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High-Resolution Correlation of Mid-Cretaceous Strata in the Cretaceous Western Interior Basin

Philip Morath, The Pennsylvania State University, Department of Geosciences, University Park, PA, [email protected]


In this project we correlate paleosol-bearing nonmarine sections to a well-developed record of coeval marine chronostratigraphy using high-resolution chemostratigraphy.  This provides a better understanding of the timing and development of a thick stack of amalgamated paleosols in northwestern Iowa along a northwest transect across the Western Interior Basin to coeval marine strata in Wyoming.  In particular, this study focuses on a mid-Cretaceous (Albian-Cenomanian) regressive/transgressive event during which cross-basin paleosols likely formed.

Four cores and intervening outcrops located in Iowa, South Dakota, and Wyoming were lithologically described and sampled.  Total organic carbon (TOC), carbonate content (CaCO3), total sulfur (S), and Hydrogen Index (HI) values from Rock Eval pyrolysis are performed on the samples and used to establish parasequence-scale correlation by pattern matching.  Using this approach, low TOC-CaCO3-S-HI horizons are interpreted to represent terrestrial progradation, whereas horizons with higher TOC, CaCO3, S, and HI values are interpreted to represent marine flooding.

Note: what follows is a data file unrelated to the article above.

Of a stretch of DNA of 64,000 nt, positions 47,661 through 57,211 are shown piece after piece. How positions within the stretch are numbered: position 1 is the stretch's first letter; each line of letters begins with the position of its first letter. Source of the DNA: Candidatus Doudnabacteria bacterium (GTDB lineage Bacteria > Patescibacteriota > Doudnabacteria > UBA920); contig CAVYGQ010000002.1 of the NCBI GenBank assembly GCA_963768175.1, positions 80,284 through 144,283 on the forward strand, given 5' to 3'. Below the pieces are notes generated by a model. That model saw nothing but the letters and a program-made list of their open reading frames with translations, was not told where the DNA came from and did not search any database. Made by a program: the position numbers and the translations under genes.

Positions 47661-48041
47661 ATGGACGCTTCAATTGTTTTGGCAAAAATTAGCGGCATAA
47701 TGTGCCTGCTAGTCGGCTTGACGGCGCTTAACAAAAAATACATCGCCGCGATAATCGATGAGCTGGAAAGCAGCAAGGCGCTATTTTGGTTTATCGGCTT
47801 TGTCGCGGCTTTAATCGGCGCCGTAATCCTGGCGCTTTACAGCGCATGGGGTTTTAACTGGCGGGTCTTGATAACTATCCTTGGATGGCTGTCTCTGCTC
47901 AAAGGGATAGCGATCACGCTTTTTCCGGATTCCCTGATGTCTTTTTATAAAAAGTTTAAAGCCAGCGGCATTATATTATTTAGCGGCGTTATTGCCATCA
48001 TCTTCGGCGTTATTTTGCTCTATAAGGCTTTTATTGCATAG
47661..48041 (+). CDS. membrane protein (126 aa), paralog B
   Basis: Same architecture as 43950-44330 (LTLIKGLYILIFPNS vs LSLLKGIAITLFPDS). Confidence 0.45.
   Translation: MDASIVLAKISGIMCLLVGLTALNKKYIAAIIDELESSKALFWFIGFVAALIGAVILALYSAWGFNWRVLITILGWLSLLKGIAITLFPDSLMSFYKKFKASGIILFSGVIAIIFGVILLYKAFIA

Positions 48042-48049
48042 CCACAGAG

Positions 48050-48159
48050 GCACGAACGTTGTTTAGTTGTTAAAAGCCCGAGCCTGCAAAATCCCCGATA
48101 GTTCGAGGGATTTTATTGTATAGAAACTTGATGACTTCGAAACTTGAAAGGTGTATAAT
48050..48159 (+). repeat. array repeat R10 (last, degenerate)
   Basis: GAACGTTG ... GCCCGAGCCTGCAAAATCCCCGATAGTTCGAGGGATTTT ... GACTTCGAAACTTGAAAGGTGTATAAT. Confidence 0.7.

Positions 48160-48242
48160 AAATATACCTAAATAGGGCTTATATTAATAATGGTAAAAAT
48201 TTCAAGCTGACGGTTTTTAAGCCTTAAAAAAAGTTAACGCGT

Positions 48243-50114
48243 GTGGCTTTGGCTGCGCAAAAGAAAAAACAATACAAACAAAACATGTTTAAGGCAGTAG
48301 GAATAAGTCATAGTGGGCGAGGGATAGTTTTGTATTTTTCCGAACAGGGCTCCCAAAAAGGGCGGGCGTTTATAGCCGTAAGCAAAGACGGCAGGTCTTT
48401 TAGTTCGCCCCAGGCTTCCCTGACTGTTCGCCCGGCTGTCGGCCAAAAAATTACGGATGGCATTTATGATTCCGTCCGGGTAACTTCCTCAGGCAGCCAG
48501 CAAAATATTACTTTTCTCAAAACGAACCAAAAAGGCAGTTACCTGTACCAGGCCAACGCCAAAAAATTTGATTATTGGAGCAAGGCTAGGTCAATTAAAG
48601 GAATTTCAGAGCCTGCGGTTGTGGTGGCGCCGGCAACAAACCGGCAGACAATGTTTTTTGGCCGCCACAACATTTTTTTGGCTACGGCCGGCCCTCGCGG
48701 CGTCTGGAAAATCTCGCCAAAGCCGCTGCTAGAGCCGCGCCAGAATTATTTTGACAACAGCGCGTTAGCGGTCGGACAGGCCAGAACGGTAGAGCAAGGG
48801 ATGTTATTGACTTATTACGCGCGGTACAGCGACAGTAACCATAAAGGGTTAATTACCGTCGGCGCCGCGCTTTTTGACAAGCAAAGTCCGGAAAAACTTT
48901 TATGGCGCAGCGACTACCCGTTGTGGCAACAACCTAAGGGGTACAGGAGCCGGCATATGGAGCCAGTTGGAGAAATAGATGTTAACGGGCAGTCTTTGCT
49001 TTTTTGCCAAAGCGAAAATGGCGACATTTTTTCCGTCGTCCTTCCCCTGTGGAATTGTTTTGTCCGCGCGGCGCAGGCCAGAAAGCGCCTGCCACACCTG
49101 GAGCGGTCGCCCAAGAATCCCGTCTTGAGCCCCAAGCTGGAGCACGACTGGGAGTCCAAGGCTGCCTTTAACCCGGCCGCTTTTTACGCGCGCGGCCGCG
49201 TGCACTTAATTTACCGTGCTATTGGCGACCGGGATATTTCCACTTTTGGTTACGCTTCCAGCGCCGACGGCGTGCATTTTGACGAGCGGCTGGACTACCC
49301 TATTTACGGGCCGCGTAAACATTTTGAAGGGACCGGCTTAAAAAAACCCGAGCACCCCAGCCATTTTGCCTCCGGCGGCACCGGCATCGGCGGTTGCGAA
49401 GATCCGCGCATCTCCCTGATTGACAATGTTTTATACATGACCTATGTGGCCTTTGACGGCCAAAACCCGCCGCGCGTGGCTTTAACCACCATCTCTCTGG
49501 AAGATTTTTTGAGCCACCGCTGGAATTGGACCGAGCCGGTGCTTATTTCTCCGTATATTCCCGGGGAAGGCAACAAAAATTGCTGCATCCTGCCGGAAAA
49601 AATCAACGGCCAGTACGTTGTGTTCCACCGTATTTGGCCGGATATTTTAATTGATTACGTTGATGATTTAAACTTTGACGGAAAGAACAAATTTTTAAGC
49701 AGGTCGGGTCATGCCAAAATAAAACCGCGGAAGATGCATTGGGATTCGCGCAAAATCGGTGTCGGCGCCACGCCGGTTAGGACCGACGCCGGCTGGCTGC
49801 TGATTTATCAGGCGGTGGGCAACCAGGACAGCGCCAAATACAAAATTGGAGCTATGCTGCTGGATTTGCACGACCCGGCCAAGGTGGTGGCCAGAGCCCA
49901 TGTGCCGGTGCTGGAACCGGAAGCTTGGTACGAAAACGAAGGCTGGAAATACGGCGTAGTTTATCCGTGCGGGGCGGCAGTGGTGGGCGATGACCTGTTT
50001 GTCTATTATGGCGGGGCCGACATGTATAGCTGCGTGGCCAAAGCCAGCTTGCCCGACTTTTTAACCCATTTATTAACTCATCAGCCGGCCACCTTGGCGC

Paleosols on the eastern margin of the Western Interior Basin are widely developed and amalgamated, whereas to the west in coeval marine sections, paleosols are primarily found at sequence boundaries.  This study provides insight into the timing and cyclicity of paleosol development along the eastern margin of the Western Interior Basin by applying a higher-resolution marine chronostratigraphy to coeval nonmarine strata.  Paleosols can act as reservoir seals, so by understanding the cyclicity and extent of paleosols across the Western Interior Basin, the distribution of fossil fuel resources within the basin could be better understood.